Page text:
how to buy a dishwasher, dishwasher buying guideDishwashers rule for more reasons than getting rid of dishpan hands.

They slash hours off your weekly chores, literally hide your dirty dishes, and, best of all, use less water than hand-washing – 9 gallons versus 20.But should you go for a high-end European unit that will run you $700 or pick up a basic model for under $200? Here’s what to consider:

Is it the right size?

The standard width of a dishwasher is 24 inches, but 18-inch models are also available. If you usually make reservations for dinner, a smaller unit might work for you. Go for a larger washer if you like to cook at home or have big dinner parties.

Can it get into hot water?

The water heaters in most homes are set to 110 degrees. But to get your dishes sparkling clean, a dishwasher needs water heated to 140 degrees. Make sure the unit you buy has a water-heating feature.

Is it eco-friendly?

Approximately 25 percent of dishwashers meet green guidelines set by the Environmental Protection Agency’s Energy Star program. So be sure to check for the yellow Energy Guide label on machines. The lower the Energy Star number, the more efficient the washer is. This will also translate into a lower overall utility bill!

Does it have all the cycles?

Almost all brands come with the standard light, normal, heavy, and pots/pans settings. But the rinse-and-hold feature is a bonus that removes food from dishes that are going to sit before a full cycle runs — a big plus if you tend to use every last dish in the cabinet before turning on the dishwasher.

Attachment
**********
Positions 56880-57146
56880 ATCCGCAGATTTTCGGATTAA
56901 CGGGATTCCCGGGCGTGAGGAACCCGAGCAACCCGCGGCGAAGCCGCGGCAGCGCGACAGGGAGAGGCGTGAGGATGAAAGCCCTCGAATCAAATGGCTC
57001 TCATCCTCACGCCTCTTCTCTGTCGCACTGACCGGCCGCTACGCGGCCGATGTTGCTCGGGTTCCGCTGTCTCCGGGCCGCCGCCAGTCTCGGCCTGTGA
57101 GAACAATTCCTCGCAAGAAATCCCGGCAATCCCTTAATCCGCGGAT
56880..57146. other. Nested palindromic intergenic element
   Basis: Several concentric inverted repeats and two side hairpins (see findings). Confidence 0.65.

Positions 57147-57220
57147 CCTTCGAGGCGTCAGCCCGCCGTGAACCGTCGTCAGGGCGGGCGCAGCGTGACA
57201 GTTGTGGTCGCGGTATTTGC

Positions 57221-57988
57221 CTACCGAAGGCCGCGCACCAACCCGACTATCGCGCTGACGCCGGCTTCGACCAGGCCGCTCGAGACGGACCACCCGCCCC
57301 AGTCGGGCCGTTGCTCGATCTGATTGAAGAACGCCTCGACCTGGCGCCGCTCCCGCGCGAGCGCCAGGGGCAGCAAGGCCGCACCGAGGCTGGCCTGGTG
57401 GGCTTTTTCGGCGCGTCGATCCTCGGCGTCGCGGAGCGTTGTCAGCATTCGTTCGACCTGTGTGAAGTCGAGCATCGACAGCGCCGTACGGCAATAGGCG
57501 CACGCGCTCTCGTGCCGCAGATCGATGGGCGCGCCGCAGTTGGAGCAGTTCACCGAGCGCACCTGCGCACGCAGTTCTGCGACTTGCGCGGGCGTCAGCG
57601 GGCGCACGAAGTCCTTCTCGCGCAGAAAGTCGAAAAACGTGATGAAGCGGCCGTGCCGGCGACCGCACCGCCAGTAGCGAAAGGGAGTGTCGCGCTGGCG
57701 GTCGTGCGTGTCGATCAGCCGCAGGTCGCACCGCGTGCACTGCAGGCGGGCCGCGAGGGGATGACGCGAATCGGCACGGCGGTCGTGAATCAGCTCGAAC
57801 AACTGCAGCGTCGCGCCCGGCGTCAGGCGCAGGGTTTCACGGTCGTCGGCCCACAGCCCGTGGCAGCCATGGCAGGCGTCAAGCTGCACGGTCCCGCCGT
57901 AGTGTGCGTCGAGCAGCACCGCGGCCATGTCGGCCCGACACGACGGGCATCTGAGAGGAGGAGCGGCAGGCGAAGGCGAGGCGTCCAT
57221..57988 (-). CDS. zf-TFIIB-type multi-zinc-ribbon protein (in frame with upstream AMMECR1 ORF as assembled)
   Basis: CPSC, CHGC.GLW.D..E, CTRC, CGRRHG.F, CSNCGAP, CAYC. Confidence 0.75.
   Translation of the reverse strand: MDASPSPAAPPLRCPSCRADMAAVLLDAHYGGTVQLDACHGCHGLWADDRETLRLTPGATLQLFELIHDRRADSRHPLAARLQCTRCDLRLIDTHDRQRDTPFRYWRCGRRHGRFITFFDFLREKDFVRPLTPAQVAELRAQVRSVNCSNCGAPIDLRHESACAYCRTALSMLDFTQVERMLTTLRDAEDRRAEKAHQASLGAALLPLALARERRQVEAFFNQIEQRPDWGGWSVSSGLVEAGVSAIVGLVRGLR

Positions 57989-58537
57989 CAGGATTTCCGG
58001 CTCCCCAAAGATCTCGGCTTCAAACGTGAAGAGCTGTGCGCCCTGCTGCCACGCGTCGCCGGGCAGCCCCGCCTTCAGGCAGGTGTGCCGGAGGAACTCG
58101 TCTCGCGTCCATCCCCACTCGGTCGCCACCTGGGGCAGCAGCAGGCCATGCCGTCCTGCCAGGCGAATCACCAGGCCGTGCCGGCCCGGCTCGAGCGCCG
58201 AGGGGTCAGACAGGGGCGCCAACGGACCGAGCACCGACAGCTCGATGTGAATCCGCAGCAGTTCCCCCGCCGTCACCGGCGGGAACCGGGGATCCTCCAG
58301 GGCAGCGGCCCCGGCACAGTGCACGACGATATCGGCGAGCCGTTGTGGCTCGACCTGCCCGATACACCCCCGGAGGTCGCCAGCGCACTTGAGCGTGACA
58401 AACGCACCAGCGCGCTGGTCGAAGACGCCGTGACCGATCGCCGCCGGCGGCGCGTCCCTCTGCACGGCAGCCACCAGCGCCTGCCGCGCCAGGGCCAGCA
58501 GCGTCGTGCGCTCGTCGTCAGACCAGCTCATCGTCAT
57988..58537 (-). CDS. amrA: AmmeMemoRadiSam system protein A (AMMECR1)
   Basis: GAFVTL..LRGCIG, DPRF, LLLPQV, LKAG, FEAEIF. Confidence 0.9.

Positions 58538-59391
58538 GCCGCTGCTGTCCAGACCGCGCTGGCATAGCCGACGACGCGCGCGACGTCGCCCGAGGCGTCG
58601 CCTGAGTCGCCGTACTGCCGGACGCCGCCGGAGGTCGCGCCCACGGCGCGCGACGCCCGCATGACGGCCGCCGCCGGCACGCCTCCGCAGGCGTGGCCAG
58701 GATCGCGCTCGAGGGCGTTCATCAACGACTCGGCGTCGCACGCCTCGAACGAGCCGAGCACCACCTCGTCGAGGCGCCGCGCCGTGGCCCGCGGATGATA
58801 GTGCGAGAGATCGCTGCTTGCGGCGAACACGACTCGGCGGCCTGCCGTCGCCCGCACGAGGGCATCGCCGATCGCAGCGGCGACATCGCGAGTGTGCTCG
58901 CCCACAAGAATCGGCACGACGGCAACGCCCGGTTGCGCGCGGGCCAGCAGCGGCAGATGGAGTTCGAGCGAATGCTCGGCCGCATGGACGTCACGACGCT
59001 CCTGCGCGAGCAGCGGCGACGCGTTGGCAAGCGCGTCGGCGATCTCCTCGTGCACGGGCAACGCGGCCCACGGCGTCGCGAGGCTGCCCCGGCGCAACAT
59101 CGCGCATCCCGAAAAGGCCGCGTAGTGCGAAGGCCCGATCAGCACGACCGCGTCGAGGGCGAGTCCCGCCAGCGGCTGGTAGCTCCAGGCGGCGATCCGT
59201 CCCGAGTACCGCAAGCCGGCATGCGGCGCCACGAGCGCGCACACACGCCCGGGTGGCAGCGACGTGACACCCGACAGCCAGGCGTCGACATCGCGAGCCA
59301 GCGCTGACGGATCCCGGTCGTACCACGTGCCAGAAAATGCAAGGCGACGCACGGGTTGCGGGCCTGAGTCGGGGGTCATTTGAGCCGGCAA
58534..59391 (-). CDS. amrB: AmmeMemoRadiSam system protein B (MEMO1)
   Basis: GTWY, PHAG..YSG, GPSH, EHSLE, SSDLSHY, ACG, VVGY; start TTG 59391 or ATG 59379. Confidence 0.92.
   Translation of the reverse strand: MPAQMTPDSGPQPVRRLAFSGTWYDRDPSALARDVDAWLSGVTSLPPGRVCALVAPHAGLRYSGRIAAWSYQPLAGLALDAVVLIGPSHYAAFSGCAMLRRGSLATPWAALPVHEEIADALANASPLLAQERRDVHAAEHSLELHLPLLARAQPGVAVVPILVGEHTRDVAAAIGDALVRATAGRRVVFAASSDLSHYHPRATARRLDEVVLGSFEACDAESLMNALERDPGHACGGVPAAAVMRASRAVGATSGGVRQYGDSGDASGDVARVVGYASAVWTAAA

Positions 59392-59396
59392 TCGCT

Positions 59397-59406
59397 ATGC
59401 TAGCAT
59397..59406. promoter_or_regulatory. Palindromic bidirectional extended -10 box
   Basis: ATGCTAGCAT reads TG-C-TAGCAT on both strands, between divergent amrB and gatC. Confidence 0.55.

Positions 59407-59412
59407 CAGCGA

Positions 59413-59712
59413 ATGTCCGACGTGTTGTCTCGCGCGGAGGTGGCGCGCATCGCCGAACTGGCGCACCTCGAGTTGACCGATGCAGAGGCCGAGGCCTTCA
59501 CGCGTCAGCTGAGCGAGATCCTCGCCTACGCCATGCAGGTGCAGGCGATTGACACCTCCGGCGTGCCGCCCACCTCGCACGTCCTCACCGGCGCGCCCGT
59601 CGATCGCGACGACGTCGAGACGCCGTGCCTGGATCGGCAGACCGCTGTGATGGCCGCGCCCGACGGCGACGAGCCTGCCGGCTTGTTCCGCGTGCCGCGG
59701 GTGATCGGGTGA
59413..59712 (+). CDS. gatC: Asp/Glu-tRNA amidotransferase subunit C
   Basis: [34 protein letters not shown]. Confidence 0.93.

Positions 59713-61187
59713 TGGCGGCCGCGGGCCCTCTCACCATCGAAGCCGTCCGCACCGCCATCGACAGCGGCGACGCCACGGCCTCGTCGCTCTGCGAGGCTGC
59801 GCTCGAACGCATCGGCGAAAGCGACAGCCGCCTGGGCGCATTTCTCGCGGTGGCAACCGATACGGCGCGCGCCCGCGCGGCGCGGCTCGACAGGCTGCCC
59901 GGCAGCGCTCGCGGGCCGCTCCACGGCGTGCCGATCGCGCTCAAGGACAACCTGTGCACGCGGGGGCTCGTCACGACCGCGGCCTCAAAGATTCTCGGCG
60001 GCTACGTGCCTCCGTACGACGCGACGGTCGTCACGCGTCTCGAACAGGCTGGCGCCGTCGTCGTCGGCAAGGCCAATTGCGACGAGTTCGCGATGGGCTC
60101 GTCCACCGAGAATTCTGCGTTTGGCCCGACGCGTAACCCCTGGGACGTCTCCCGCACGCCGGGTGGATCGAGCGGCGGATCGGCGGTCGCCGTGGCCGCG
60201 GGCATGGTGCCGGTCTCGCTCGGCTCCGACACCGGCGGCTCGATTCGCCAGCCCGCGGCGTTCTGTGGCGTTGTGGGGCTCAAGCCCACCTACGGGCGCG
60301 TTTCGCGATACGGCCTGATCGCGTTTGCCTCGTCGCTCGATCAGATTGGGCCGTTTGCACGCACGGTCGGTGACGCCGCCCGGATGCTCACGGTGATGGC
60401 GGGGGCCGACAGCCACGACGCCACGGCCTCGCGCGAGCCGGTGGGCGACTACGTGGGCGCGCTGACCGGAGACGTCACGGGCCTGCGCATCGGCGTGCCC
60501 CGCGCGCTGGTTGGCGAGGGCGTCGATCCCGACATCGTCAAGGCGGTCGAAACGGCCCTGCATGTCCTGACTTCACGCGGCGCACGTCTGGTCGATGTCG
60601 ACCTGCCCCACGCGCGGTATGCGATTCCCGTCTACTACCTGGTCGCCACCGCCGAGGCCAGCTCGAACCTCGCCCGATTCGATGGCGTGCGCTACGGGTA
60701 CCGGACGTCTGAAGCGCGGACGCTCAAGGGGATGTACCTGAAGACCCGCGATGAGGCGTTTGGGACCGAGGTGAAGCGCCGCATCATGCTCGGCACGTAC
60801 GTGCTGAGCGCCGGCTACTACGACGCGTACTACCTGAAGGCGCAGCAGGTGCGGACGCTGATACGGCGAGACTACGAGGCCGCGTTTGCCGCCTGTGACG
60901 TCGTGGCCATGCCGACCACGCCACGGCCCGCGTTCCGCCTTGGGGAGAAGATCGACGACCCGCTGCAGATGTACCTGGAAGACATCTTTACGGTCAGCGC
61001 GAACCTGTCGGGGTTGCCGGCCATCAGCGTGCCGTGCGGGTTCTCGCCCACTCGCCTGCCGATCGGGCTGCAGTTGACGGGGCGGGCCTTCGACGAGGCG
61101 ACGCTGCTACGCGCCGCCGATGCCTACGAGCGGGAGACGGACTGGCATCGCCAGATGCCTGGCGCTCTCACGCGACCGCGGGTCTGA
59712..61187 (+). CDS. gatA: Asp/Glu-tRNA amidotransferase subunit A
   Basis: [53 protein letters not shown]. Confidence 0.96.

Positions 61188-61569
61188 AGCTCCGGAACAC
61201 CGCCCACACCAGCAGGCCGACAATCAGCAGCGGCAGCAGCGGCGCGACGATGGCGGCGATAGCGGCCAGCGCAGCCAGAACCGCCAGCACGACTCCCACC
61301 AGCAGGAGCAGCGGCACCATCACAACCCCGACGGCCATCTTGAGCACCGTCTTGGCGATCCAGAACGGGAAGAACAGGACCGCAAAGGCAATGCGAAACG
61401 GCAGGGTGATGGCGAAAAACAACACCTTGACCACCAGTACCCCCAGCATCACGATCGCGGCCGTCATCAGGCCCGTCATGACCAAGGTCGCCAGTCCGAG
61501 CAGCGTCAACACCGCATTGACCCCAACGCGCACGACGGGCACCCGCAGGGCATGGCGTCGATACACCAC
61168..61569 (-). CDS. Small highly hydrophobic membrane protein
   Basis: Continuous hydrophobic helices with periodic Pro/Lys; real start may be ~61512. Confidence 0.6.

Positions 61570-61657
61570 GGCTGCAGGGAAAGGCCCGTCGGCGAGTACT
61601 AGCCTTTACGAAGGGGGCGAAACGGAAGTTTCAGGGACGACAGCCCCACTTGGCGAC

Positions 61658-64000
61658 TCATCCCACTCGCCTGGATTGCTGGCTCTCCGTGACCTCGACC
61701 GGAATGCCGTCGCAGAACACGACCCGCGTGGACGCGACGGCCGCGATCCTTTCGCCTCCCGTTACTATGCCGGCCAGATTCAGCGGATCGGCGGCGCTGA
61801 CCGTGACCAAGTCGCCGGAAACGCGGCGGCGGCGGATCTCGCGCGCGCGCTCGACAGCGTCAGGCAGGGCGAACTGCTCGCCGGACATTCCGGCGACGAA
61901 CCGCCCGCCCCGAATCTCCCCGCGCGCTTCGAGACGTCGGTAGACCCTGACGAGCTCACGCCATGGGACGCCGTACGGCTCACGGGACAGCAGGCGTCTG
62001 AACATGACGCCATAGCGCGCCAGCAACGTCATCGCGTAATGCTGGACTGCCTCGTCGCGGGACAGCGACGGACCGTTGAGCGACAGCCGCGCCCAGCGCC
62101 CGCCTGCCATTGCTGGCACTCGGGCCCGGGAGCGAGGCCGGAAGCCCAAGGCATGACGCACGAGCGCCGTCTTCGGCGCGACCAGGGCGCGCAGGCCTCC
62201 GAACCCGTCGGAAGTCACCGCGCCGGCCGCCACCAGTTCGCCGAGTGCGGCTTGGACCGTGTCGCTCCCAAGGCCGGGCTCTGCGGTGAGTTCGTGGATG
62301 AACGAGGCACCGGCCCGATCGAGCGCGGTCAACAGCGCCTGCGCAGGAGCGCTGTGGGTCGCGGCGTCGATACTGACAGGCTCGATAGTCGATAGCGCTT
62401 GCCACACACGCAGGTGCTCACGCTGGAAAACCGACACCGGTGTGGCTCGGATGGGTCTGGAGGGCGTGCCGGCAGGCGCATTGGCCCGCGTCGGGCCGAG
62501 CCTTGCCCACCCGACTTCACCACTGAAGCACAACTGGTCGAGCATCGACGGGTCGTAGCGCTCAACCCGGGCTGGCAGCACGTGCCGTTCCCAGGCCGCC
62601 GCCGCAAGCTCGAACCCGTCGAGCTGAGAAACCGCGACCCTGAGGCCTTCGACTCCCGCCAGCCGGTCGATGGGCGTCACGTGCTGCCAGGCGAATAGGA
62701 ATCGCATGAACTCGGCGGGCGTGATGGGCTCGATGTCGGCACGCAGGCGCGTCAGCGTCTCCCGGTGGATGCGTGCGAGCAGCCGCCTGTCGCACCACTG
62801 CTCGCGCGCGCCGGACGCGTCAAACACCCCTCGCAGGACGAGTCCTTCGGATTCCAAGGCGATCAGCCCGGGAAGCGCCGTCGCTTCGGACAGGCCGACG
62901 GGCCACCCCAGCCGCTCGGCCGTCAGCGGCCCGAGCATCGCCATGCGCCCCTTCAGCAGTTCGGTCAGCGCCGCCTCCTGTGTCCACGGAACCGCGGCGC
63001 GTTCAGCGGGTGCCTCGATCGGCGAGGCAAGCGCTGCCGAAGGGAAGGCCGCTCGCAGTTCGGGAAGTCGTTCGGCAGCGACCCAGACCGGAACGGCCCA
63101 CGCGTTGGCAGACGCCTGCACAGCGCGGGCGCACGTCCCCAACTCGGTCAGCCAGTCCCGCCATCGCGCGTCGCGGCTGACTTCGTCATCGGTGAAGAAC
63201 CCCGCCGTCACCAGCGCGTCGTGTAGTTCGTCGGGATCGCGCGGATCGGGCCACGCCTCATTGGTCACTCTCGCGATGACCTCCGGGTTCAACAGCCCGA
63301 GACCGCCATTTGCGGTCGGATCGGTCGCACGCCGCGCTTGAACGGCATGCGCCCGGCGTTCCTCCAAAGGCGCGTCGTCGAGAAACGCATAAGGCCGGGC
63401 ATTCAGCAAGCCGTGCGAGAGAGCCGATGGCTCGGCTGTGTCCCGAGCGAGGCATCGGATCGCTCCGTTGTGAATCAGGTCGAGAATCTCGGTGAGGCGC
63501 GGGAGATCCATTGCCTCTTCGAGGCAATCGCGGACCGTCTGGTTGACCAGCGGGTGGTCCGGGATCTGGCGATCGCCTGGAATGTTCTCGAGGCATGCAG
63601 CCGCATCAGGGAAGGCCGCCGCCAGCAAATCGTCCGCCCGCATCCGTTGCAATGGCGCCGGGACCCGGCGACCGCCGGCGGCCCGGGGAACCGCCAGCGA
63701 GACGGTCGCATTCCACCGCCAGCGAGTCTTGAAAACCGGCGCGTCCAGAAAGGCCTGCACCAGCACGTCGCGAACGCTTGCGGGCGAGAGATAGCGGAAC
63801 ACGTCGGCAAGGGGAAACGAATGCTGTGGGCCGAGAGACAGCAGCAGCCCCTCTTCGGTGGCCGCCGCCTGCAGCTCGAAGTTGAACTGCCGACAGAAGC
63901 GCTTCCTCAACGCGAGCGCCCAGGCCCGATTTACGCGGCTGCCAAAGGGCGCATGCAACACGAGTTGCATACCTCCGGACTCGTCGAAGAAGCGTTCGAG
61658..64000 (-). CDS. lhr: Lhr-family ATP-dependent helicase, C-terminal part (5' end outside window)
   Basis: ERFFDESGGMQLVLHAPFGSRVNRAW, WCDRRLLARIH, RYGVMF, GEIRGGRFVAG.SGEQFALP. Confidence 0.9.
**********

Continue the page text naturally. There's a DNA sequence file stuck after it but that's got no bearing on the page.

Is there already enough noise in the house?

Consider how important a quiet wash cycle is before you commit to a unit. If you usually run your dishwasher at night, look for machines with added insulation and smaller motors.

Are you a control freak?

Smart controls are available on state-of-the-art dishwashers. These use sensors to monitor cleaning during wash cycles and tailor the machine’s effort to meet the load’s requirement.

Plan on moving?

A good dishwasher will last about nine years. So if you’re planning on sticking around your current nest, spend a little more now and spare yourself from prematurely having to buy another dishwasher!

Article by Margaret Winslow

Is Your Dishwasher Quiet Enough?

Ten to 15 years ago, dishwashers whooshed and washed and clunked and clanged with the vigor of a pile driver. It was annoying, but most people didn’t know it was possible to wash any other way. Dishwashers were loud, a Bush or Clinton was running for president, and everyone was excited for the new James Bond and Star Wars films.

Over the past decade or so, things have changed—at least when it comes to dishwashers. While there are certainly some stragglers, most name-brand dishwashers on the market today are quiet enough to run in a library. Typically, they range from 45 to 50 decibels—roughly the noise level of typing on a keyboard, and just below the threshold needed to wake someone up.